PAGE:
In respect of the various embodiments of the invention shown in FIGS. 1 to 8, the manner in which the underpressure varies in operation as a function of the change in the volume of ink in the ink reservoir (e.g., 42) is shown diagrammatically in FIG. 9. An ink reservoir containing its maximum permitted quantity of ink 40 generates the minimum required underpressure of 2 centimeters of water, as indicated at point (1). As ink is ejected through the nozzles of the print head, the amount of ink in the reservoir is reduced thereby causing the underpressure to rise, the rate of increase in the underpressure being kept down to a low rate by virtue of the fact that the air-tight container is permitted to reduce in volume as ink is ejected. As the ink reservoir empties, the underpressure increases until the maximum allowable underpressure of 5 centimeters of water is reached, as shown at point (2). At this point the ink reservoir is nearly empty and has to be replenished with ink or replaced by a new ink-filled reservoir. The requirement for replenishing or replacing the ink reservoir may be indicated to an operator by a visual or audible signal which may, for example, be triggered by sensing the height of the reservoir or the ink level therein by using either mechanical switching means or optical sensing means (not shown). The preferred operating range of the ink jet printer is indicated in FIG. 9 as between the just mentioned 2 and 5 centimeters of water (below atmospheric pressure).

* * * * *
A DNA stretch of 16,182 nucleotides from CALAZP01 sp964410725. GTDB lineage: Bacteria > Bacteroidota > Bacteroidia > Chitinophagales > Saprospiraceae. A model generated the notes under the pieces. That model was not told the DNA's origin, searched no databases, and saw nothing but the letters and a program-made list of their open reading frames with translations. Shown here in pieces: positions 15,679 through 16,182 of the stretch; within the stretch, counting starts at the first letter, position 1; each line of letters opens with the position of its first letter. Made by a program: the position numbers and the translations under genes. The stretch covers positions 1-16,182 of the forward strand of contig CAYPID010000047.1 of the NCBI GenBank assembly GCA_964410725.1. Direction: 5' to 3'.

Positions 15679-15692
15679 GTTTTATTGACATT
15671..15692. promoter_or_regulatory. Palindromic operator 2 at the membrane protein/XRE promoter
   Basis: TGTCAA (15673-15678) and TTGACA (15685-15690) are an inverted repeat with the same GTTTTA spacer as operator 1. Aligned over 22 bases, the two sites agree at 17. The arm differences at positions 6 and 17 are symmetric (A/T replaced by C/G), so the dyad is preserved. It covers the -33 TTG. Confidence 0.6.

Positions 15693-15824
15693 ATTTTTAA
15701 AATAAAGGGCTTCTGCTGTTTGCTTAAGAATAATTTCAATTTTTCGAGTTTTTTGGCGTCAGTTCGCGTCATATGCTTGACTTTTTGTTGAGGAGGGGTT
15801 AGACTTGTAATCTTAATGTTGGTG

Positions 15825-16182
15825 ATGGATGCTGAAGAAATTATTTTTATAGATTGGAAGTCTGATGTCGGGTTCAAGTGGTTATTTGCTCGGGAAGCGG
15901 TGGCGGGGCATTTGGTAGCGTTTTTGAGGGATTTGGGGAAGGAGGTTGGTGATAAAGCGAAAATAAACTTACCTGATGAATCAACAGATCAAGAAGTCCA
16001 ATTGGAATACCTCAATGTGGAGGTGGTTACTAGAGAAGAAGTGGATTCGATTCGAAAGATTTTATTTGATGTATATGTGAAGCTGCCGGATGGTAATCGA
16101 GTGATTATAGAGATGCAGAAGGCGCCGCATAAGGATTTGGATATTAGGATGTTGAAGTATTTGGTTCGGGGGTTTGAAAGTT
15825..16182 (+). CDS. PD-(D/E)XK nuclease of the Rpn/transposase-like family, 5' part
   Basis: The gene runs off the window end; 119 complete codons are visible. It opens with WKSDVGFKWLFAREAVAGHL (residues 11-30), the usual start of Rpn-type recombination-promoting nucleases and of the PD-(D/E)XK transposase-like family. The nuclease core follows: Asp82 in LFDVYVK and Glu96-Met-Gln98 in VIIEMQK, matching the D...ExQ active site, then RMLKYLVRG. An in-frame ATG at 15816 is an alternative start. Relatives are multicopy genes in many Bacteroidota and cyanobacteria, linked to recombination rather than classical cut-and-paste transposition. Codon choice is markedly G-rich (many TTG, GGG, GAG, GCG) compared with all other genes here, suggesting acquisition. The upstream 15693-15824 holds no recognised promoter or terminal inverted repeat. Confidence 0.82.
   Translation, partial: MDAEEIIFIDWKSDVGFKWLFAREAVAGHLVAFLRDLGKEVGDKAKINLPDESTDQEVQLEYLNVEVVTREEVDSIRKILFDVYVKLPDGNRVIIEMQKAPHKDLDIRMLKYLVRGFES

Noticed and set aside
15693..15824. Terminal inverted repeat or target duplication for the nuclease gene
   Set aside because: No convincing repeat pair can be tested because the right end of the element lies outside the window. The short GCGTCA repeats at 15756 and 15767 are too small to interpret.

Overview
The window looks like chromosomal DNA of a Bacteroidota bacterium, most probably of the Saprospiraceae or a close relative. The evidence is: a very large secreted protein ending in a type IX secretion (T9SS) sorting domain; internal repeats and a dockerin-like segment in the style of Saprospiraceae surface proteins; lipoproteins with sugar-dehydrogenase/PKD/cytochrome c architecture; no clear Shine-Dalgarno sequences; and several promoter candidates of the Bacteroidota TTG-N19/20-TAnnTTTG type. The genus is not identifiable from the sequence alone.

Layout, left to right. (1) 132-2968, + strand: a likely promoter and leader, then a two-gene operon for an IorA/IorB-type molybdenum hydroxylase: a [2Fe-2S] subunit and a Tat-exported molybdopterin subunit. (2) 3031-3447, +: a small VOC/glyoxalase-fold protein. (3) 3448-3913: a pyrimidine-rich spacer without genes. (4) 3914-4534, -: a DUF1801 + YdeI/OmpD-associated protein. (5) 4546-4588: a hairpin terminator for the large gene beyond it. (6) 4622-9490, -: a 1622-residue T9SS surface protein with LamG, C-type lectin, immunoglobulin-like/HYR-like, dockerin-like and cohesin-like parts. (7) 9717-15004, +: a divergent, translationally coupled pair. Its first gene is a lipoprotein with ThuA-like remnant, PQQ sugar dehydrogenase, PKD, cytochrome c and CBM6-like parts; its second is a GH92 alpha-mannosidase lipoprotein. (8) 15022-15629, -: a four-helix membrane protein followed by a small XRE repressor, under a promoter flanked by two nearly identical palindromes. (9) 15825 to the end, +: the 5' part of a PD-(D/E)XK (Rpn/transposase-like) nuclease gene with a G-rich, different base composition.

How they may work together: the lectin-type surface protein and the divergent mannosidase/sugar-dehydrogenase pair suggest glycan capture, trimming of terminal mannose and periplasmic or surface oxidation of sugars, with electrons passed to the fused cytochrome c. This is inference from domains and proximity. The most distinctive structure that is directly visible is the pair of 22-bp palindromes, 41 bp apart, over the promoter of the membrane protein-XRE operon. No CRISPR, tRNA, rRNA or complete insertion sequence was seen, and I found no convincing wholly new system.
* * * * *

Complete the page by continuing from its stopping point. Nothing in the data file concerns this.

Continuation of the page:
The resilient means described in connection with each of the embodiments described above can be advantageously used for the cleaning of the nozzles of the associated print head. Thus, by applying pressure to the bellows device 46 or 86 of FIGS. 1 to 4 or FIG. 8, or to the piston member 73 of FIG. 6 or the flexible membrane 80 of FIG. 7, ink is forced out through the nozzles of the associated print head carrying therewith contaminating particles, dried ink residue and the like which may be blocking the nozzles.